The cases of abuse of foreign domestic workers (FDWs) adjudicated by courts have been rising in recent years. But the most recently reported case of 24-year-old Myanmar national Piang Ngaih Don, who was cruelly tortured and starved by her employer over several months and eventually killed, was as the prosecution pointed out, "especially heinous and especially horrific".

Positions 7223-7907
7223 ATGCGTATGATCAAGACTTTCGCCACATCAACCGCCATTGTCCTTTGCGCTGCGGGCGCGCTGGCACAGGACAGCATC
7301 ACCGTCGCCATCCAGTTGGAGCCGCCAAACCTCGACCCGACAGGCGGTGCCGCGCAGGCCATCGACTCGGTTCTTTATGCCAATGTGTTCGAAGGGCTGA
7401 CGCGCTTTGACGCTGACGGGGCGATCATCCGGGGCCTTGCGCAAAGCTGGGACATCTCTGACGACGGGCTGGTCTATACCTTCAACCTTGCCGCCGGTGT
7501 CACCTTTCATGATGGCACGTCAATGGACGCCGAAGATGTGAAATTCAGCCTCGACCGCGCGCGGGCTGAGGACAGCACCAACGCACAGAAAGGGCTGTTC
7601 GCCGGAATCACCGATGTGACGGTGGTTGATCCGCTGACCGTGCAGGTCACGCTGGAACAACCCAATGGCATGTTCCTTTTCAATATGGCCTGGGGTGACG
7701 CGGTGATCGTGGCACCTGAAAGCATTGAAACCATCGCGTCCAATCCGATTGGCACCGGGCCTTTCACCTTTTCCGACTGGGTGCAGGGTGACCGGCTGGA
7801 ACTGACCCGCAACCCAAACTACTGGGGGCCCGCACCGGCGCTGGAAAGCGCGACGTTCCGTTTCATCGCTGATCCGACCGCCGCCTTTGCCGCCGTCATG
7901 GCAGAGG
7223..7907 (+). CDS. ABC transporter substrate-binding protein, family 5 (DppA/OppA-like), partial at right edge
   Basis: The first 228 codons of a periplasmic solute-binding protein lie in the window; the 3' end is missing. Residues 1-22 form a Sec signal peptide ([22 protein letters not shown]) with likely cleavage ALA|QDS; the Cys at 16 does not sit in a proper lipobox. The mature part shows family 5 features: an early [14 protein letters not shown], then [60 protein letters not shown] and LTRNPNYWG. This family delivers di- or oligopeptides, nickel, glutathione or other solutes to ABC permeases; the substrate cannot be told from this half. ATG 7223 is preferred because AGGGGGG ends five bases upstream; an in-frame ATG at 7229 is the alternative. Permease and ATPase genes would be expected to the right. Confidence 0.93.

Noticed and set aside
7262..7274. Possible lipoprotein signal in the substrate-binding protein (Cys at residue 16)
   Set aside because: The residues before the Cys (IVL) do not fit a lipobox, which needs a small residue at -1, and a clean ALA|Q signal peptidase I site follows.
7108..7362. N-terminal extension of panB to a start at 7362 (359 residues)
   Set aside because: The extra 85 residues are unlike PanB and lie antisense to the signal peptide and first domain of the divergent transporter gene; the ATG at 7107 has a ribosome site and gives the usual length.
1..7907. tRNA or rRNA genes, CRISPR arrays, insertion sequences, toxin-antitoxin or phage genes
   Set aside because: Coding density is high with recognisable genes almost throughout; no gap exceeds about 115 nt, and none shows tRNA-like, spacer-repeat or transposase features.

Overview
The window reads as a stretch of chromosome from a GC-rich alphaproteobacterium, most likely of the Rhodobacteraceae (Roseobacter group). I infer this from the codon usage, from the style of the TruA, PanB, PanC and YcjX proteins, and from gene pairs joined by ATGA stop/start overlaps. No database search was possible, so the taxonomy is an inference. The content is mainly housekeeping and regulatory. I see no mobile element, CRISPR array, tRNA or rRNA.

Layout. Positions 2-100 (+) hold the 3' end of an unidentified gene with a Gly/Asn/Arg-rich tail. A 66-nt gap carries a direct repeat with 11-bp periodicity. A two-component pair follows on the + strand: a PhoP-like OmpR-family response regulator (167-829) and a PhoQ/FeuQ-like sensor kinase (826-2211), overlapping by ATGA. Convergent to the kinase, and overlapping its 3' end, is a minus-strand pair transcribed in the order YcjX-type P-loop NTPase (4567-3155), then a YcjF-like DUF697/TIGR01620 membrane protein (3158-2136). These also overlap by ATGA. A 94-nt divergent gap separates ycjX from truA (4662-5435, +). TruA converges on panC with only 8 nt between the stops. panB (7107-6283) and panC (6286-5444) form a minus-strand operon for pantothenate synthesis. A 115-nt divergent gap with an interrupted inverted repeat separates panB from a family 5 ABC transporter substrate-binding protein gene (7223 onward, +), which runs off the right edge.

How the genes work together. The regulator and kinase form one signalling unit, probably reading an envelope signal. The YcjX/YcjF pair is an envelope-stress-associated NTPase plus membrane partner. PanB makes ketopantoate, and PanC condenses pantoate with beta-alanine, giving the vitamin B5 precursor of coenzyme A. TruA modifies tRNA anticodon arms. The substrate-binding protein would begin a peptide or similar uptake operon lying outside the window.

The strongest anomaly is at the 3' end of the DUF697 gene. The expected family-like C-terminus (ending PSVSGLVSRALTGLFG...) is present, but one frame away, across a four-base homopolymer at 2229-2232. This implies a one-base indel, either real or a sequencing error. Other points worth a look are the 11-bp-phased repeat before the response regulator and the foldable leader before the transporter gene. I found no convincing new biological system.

The case, which is not the first instance of maid abuse leading to death, has not surprisingly led to an outpouring of public outrage. It raises several questions relating to how the safeguards against maid abuse can be reinforced. The Manpower Ministry already has several safeguards in place, including a settling-in programme, during which first-time FDWs are informed of their rights and conditions of employment; briefings for first-time employers on their responsibilities; interviews of FDWs assessed to be in need of support and six-monthly medical examinations, with doctors advised to report signs of abuse to the authorities.